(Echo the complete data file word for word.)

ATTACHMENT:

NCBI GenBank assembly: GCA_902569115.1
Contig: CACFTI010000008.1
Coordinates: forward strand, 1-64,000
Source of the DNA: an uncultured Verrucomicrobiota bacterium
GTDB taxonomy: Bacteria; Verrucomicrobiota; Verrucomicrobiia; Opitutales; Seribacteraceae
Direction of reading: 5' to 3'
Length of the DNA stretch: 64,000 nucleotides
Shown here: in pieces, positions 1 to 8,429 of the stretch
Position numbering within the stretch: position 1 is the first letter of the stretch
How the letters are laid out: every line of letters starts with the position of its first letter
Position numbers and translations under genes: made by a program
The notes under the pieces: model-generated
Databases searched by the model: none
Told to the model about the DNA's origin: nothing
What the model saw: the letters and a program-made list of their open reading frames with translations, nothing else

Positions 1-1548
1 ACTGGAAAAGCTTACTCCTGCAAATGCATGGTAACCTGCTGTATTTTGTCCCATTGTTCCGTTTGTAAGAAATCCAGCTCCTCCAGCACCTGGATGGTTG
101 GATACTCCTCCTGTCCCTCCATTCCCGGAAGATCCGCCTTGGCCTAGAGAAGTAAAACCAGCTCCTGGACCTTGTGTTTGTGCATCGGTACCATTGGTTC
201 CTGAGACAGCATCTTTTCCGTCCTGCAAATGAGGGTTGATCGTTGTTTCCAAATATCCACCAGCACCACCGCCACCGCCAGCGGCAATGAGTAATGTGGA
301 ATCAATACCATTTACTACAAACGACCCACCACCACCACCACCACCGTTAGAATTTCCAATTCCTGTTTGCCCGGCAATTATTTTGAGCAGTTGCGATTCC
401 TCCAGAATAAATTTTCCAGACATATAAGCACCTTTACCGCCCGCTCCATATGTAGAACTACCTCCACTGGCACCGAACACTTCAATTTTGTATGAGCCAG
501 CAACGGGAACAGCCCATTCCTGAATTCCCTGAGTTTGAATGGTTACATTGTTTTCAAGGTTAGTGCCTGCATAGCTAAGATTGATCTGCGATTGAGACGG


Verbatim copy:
NCBI GenBank assembly: GCA_902569115.1
Contig: CACFTI010000008.1
Coordinates: forward strand, 1-64,000
Source of the DNA: an uncultured Verrucomicrobiota bacterium
GTDB taxonomy: Bacteria; Verrucomicrobiota; Verrucomicrobiia; Opitutales; Seribacteraceae
Direction of reading: 5' to 3'
Length of the DNA stretch: 64,000 nucleotides
Shown here: in pieces, positions 1 to 8,429 of the stretch
Position numbering within the stretch: position 1 is the first letter of the stretch
How the letters are laid out: every line of letters starts with the position of its first letter
Position numbers and translations under genes: made by a program
The notes under the pieces: model-generated
Databases searched by the model: none
Told to the model about the DNA's origin: nothing
What the model saw: the letters and a program-made list of their open reading frames with translations, nothing else

Positions 1-1548
1 ACTGGAAAAGCTTACTCCTGCAAATGCATGGTAACCTGCTGTATTTTGTCCCATTGTTCCGTTTGTAAGAAATCCAGCTCCTCCAGCACCTGGATGGTTG
101 GATACTCCTCCTGTCCCTCCATTCCCGGAAGATCCGCCTTGGCCTAGAGAAGTAAAACCAGCTCCTGGACCTTGTGTTTGTGCATCGGTACCATTGGTTC
201 CTGAGACAGCATCTTTTCCGTCCTGCAAATGAGGGTTGATCGTTGTTTCCAAATATCCACCAGCACCACCGCCACCGCCAGCGGCAATGAGTAATGTGGA
301 ATCAATACCATTTACTACAAACGACCCACCACCACCACCACCACCGTTAGAATTTCCAATTCCTGTTTGCCCGGCAATTATTTTGAGCAGTTGCGATTCC
401 TCCAGAATAAATTTTCCAGACATATAAGCACCTTTACCGCCCGCTCCATATGTAGAACTACCTCCACTGGCACCGAACACTTCAATTTTGTATGAGCCAG
501 CAACGGGAACAGCCCATTCCTGAATTCCCTGAGTTTGAATGGTTACATTGTTTTCAAGGTTAGTGCCTGCATAGCTAAGATTGATCTGCGATTGAGACGG